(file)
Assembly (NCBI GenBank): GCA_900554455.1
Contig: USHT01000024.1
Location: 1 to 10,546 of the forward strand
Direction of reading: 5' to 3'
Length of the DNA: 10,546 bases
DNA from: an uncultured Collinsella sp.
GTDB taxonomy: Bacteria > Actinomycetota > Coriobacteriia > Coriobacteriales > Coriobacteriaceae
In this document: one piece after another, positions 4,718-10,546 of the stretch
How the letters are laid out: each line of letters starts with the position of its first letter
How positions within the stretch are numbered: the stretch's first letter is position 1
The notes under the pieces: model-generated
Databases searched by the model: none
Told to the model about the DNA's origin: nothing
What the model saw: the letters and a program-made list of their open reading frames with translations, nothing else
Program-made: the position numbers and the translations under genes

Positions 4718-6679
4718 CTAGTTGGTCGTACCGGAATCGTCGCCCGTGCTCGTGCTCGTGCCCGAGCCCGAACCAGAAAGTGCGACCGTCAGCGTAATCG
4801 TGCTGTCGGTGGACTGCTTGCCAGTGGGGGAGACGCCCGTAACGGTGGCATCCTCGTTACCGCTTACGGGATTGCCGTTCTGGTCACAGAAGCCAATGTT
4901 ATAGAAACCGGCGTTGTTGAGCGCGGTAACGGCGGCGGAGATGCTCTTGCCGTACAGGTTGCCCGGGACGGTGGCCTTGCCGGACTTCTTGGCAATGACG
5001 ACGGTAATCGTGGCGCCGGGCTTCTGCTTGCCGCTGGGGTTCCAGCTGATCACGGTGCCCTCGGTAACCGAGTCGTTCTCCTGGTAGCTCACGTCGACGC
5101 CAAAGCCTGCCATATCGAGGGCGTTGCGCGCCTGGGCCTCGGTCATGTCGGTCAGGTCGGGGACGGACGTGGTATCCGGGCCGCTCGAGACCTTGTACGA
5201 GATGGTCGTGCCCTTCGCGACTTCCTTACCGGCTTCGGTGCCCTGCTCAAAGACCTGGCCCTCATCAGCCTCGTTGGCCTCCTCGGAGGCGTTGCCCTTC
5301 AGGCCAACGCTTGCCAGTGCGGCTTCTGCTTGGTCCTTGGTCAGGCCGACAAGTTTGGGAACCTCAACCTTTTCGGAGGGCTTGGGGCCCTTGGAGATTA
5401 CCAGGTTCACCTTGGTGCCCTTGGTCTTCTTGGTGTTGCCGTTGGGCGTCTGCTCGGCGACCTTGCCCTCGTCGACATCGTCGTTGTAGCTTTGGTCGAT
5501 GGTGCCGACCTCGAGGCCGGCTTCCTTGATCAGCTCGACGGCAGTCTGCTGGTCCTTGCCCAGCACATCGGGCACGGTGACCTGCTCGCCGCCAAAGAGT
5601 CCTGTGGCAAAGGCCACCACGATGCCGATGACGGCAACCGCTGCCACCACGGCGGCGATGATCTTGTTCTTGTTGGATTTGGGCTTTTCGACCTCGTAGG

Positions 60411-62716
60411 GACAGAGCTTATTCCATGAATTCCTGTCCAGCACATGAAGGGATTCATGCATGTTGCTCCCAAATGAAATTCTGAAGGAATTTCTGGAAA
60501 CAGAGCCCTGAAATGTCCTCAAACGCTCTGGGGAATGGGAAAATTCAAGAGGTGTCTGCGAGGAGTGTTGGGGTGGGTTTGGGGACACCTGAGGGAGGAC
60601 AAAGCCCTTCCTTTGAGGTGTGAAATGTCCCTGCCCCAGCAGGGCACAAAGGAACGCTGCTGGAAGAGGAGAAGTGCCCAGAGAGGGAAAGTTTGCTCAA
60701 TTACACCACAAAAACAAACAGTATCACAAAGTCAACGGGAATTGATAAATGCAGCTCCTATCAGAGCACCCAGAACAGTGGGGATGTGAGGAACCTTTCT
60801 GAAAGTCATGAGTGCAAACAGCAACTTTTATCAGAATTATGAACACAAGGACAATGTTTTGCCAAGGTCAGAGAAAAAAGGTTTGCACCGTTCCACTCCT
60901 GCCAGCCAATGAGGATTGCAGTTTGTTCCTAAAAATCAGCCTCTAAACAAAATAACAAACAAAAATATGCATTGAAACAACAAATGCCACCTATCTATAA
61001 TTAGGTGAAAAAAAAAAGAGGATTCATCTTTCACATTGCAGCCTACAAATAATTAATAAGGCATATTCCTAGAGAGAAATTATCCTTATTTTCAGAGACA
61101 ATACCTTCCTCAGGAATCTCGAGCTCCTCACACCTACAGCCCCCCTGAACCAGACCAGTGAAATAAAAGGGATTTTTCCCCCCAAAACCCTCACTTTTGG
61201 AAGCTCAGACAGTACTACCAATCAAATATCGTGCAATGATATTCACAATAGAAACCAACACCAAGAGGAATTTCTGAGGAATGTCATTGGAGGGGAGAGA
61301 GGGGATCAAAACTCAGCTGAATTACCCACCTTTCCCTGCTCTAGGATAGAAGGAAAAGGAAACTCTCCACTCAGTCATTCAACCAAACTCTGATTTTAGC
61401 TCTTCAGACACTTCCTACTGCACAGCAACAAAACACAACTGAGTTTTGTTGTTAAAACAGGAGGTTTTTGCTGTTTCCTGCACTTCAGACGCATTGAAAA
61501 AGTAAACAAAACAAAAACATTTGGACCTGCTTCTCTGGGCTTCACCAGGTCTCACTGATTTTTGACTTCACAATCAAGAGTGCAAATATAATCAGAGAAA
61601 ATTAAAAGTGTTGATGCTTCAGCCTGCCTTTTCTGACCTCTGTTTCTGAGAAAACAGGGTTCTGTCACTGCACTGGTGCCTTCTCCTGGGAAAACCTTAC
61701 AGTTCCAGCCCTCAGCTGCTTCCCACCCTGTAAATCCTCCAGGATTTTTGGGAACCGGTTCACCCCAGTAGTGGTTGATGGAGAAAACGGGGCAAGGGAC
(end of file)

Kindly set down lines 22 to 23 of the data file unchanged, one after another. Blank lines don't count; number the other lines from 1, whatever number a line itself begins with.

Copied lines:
5201 GATGGTCGTGCCCTTCGCGACTTCCTTACCGGCTTCGGTGCCCTGCTCAAAGACCTGGCCCTCATCAGCCTCGTTGGCCTCCTCGGAGGCGTTGCCCTTC
5301 AGGCCAACGCTTGCCAGTGCGGCTTCTGCTTGGTCCTTGGTCAGGCCGACAAGTTTGGGAACCTCAACCTTTTCGGAGGGCTTGGGGCCCTTGGAGATTA